Movies shattering stereotypes around women

By Team YS
August 07, 2022, Updated on : Sun Aug 07 2022 03:51:32 GMT+0000
Movies shattering stereotypes around women
Here are nine movies released over the last decade that broke stereotypes around women and conveyed strong messages.
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Bollywood has never been known for having a feminist lineament, but this is slowly changing. There are now more films being released that have a greater tact in handling the subtleties of feminism. Movies such as Mother India, Mirch Masala, Fire, Astitva, Filhaal, and Dirty Picture have paved the way for stronger narratives to follow.


The last decade has seen the world waking up to a new wave in Hindi cinema throwing light on women’s equality, even if they come few and far between.


While the conversation around feminism is growing in momentum, movies are augmenting and expanding the limits of this discussion. With a more sensitised audience, films are being subjected to greater scrutiny and criticism.


Here, we present some brilliant cinematic picks from the last decade that shattered stereotypes and defied conventions.

7 Khoon Maaf (2011)

This movie, while a commentary on the dark side of the institution of marriage, shows the ruthless doggedness of its protagonist, Susanna, who finds the strength to break out of oppressive marriages time and again. Her refusal to accept abuse, whether physical or emotional, is plaintively emboldening.

7 khoon maaf

English Vinglish (2012)

This Sridevi-starrer brought the struggles of a homemaker in Indian society to the big screen. Having been forced into the restrictive definitions of an Indian housewife, Shashi’s poignant journey of self-discovery is inspiring. Her resistance against condescension and disregard, which is characterised by focusing on her own self-worth and growth rather than proving her worth, conveys a strong message and takes a stand against patriarchy.

Queen (2014)

This is yet another movie that tactfully portrays the self-discovery of a young woman exploring the boundaries between her conservative upbringing and modernism. Starring Kangana Ranaut, Queen is the story of Rani, a naïve, conservative girl left at the altar by her husband-to-be—an event that catapults her into a journey of self-doubt, despair, audacity, independence, and finally, freedom from the cemented belief that a woman needs a man in her life to be happy and fulfilled.

Piku (2015)

Deepika Padukone’s character, Piku, is a woman who has fearlessly walked the journey of self-discovery and is content with her self-centred life in which men only play the part of sexual gratification. She is a young, opinionated woman who unapologetically speaks of her life choices with her conventional Bengali father. Contrary to popular representation of such women as insouciant and superficial, Piku’s strong sense of responsibility towards her father is a refreshing representation of reality.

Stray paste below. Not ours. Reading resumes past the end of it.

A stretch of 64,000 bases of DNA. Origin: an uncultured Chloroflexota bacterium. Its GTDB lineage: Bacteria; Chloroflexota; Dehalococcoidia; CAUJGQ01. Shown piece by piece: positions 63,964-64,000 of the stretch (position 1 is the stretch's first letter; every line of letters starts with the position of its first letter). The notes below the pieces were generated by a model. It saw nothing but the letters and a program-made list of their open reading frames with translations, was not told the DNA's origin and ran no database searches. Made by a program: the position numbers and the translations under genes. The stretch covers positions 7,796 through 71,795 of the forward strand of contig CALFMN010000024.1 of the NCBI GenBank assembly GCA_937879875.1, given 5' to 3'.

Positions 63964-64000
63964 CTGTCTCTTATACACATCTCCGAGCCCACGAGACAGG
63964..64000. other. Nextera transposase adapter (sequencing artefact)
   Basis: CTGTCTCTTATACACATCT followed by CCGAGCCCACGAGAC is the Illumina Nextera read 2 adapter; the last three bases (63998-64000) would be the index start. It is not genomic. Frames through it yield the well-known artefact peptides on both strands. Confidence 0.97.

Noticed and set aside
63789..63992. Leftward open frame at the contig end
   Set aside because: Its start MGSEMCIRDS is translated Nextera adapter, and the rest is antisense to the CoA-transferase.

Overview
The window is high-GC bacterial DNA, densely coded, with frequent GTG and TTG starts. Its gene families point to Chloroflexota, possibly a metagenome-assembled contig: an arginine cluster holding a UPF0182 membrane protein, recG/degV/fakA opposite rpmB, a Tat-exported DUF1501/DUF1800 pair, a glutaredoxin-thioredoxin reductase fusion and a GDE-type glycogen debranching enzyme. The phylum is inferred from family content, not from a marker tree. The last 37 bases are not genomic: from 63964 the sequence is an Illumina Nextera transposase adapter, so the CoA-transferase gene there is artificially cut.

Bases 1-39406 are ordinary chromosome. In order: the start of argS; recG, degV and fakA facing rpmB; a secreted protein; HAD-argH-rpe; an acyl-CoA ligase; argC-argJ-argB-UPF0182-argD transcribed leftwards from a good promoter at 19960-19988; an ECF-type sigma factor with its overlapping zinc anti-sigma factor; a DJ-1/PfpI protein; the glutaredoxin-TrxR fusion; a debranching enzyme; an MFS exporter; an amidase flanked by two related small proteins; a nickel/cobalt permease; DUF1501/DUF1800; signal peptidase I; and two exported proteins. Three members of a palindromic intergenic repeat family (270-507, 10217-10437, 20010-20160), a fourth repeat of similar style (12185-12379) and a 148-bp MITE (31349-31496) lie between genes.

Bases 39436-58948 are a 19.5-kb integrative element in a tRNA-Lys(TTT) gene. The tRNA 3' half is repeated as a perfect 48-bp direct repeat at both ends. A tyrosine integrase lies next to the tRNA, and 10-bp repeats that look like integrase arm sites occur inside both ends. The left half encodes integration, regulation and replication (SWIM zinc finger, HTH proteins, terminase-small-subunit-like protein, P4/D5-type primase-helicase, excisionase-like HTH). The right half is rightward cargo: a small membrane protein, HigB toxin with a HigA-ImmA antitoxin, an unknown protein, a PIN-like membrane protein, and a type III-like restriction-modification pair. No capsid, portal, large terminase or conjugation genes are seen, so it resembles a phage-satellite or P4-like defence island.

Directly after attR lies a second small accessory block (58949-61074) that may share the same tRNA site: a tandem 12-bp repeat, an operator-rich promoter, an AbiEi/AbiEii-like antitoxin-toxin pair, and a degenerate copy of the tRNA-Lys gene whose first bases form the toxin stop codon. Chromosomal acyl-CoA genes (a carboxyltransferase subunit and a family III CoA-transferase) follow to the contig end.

Lipstick Under My Burkha (2016)

This controversial film revolves around the lives of four women and their suppressed desires through an uninhibited screenplay. It broke the perception of women as being chaste or unaware of their sexuality through characters like Usha, an older woman who explores her suppressed sexuality; Leela, a brazenly sexually active unmarried woman; Shireen, a married woman and victim of domestic abuse who explores her desire to work; and Rehana, a young college-going student from a conservative family, exploring modernity. 

Period. End of Sentence. (2018)

An Academy Award-winning documentary, this Netflix film traces a feminist revolution in India. Director Rayka Zehtabchi addresses the global stigma around menstruation and follows a group of entrepreneurs in Hapur, Haryana as they work to make low-cost sanitary products and empower a community of women. This documentary throws light on the taboo surrounding menstruation in India, and raises awareness on the subject.

Period. End of Sentence.

Raazi (2018)

Most films on espionage are monopolised by male-centric characters that exude glamour, ego, and macho confidence. Raazi, a far cry from all that, is the story of a simple-minded woman from a political family who makes the difficult and self-sacrificial decision to spy for her country. The movie not only shatters the glamourous myths of such a life but also reminds its audience—that is calibrated for male-centric reception—that women, too, thrive in all spheres of life.

Thappad (2020)

This movie tactfully highlights the fact that conditioned by patriarchy, women too can enable its toxic ways. Played by Taapsee Pannu, Amrita navigates the complicated repercussions of domestic violence where she is shamed by women and men alike, and is made to feel guilt for standing up against her husband. Her determination is not black and white, and is riddled with doubts, sadness, and fear—subtleties that are not missed. This movie draws attention to all the right questions that tend to be dusted under the carpet, with an issue as sensitive as domestic violence. 

Shakuntala Devi (2020)

This biopic on the renowned mathematician, also known as the “human computer,” saw Vidya Balan in the leading role. It is the story of an ambitious and independent woman who leaves her family and husband behind for the love of numbers. Shakuntala navigates the waters of motherhood and struggles under societal pressures. This movie has poignantly raised questions on parenthood, ambition, and the place of a woman in ‘a man’s world’.


Edited by Kanishk Singh

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